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Life is complicated

(53 Posts)
jorro Sun 14-Dec-14 14:17:12

I'm quite interested in the black and whiteness of so many views expressed in this forum. I think what's most interesting is the tendency to condemn, as if behaving in a shitty way in one (admittedly central and vital) aspect of your life invalidates every other aspect. I was really struck by a couple of people claiming that a cheating partner cannot be called a good parent. I mean, of course a man who cheats is a bad partner, but the idea that this aspect of his behaviour invalidates his status as a good father (or a good anything) is ridiculous, and frankly pretty childish.

Nobody is all good. Very few people are all bad. Many people who have affairs know that it's a shitty thing to do, but they exist with that knowledge without it corrupting everything else, or being symptomatic of a wider moral failing. A person isn't trustworthy or untrustworthy, full stop: we are all trustworthy in some things, both big and small, and not in others. Everyone's frailties manifest in different ways; everyone makes different choices; everyone is a complex mess. We all live with compromised ethics in both big and small things, and we all have different values and attitudes to monogamy and infidelity and other vital, central things which change over time. I think it's important to remember that.

I am very wary of people who claim to have simple answers. People who don't recognise that we're all massively morally inconsistent don't really have any insights worth hearing. I think victims of infidelity on this forum constantly hear how their cheating partners are just scumbags, when the truth is that they're actually just normal people who've done a scummy thing. Judge that behaviour, sure. But there's no call to write them off entirely.

Riverland Sun 14-Dec-14 14:23:20

A moral blind spot in an otherwise worthy person.

Just the one moral blind spot. One weakness only, that involves betrayal of an intimate trust toward the person closest to you in the world.

Apart from that one spot, you're an Ace Person.

Yup. Sounds feasible.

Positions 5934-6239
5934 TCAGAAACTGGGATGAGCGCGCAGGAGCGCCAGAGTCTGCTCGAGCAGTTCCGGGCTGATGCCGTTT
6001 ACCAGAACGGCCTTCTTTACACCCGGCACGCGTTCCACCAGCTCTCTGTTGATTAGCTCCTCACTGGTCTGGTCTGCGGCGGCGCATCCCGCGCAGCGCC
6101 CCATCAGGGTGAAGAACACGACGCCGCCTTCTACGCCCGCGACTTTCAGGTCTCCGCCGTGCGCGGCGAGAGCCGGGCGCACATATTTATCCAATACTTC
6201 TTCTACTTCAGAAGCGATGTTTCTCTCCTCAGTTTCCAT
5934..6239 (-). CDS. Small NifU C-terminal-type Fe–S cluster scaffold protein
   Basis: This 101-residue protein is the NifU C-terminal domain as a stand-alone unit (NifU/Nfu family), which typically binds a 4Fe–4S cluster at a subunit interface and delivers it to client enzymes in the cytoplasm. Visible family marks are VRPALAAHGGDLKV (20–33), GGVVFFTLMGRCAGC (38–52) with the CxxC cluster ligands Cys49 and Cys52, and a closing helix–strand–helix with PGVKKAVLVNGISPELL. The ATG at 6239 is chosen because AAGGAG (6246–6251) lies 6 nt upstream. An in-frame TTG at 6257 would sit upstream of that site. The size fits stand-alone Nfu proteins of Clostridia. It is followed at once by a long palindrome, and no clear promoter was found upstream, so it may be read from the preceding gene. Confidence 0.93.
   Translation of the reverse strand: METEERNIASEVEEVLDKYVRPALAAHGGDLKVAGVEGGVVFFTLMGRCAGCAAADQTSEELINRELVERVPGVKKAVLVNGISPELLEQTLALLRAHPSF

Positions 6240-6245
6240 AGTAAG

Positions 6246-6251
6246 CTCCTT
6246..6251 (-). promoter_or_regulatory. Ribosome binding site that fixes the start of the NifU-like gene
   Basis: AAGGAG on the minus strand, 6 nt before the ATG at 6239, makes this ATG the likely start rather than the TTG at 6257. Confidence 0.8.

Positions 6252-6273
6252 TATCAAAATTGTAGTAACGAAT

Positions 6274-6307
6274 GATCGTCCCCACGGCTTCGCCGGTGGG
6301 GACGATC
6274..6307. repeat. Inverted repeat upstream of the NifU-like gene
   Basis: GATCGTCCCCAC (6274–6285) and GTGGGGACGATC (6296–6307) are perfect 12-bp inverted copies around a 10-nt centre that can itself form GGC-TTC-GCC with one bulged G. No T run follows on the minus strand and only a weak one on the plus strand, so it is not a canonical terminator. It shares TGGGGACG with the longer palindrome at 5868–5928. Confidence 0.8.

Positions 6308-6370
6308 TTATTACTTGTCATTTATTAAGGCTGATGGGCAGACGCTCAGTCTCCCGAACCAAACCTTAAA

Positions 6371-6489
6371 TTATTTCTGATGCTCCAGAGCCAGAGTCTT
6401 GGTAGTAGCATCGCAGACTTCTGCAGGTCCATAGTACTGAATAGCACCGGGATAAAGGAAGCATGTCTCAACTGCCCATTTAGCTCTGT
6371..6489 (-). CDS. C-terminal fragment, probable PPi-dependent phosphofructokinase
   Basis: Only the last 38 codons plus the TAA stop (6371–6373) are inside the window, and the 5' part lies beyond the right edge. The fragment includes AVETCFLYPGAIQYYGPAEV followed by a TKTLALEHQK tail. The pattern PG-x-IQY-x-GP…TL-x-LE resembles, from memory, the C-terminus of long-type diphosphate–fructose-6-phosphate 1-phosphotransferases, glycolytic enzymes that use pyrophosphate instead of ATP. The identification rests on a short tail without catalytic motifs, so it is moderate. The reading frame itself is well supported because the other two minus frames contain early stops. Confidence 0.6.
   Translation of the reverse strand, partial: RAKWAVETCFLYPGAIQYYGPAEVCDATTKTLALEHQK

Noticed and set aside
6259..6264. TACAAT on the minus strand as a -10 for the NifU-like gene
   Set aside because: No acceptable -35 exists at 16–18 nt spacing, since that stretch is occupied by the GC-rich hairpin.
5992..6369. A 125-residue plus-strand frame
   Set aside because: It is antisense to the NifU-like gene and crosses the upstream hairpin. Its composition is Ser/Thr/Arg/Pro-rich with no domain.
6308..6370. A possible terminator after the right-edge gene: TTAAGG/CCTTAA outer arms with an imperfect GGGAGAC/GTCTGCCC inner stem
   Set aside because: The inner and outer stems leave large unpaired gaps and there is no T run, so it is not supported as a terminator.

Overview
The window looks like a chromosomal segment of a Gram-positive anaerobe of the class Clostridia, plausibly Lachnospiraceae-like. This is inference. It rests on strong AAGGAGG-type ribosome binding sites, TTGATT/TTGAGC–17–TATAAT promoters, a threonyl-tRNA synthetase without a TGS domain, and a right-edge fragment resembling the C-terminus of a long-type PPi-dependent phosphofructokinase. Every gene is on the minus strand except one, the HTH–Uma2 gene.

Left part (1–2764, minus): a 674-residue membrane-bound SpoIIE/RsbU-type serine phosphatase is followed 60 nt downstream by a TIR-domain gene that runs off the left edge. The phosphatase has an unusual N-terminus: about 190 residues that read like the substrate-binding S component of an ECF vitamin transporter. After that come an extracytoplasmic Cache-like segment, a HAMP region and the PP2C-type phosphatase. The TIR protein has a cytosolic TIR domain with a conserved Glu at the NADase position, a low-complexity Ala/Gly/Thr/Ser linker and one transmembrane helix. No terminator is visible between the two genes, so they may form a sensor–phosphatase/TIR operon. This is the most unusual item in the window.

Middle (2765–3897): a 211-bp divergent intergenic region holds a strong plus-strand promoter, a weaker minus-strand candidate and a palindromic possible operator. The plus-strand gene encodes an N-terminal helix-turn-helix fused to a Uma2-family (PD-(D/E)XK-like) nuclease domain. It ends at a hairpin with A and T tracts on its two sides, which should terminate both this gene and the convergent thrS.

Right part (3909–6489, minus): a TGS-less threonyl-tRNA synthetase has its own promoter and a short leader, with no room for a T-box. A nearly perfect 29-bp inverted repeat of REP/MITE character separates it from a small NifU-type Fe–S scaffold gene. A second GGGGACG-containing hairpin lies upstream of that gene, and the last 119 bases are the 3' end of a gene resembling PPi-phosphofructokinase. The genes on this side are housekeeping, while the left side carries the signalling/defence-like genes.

The entire edifice comes crumbling down when the faulty foundations are revealed, and failiure if integrity is plain to see.

Lack of integrity. Ie A person lacking moral wholeness. In other words, a person that is fragmented. Ergo, not to be trusted.

FolkGirl Sun 14-Dec-14 14:28:50

The thinking is that a good parent wouldn't do anything to jeopardise the wellbeing of their children. Having an affair does this.

A relationship failing is one thing and doesn't make either party a bad parent. But a parent who has an affair destabilises the whole family.

The lies, the betrayal, the prioritising someone outside of the family unit financially and emotionally all threatens the emotional and financial security of the children when most good parents recognise that this is inappropriate.

I wouldn't advocate staying in an unhappy marriage, but an affair is never ok.

candyce83 Sun 14-Dec-14 14:31:29

I think the thing to remember on online forums is peoples own experiences influence their opinions...people definitely have an agenda in these sorts of places. There is some very good advice on these boards but again people are so different as well as peoples situations. I do think life is too short to waste it in an unfulfilling relationship. You get one chance and that is it.

Riverland Sun 14-Dec-14 14:33:05

As I've heard it, murderers think they are basically fine, normal, good people, who just did one particular thing that's considered not allowed.

Paedophiles think the same way.

nobody want to think that they are off kilter, entirely. nobody off kilter will admit it, they will justify and weasel and "yes but" till the cows come home, and long after.

Fingeronthebutton Sun 14-Dec-14 14:34:29

Thank you for that, jorro. I often wonder how many of the people who post: throw him out/ he's useless/forget him, etc would actually do it when push comes to shove.
Nobody's perfect.

jorro Sun 14-Dec-14 14:35:25

Of course an affair is never OK. Of course it's always bad. But good people have affairs and are still good people.

It's simplistic and naive to suggest that a failure of integrity in one thing is symptomatic of failings across the board.

jorro Sun 14-Dec-14 14:36:46

Nobody is "morally whole".

And, Riverland - really? You're going to compare marital infidelity with murder and paedophilia? There should be a special kind of Godwin's Law for that.

FolkGirl Sun 14-Dec-14 14:47:11

finger I very, very rarely suggest someone LTB, but I do often tell what I did, and I did kick him out after discovering no more than browsing history that showed he'd registered on an affair website. No evidence of messages or meet ups or anything. Only that he'd registered and viewed profiles. That was enough. It was a deal breaker for me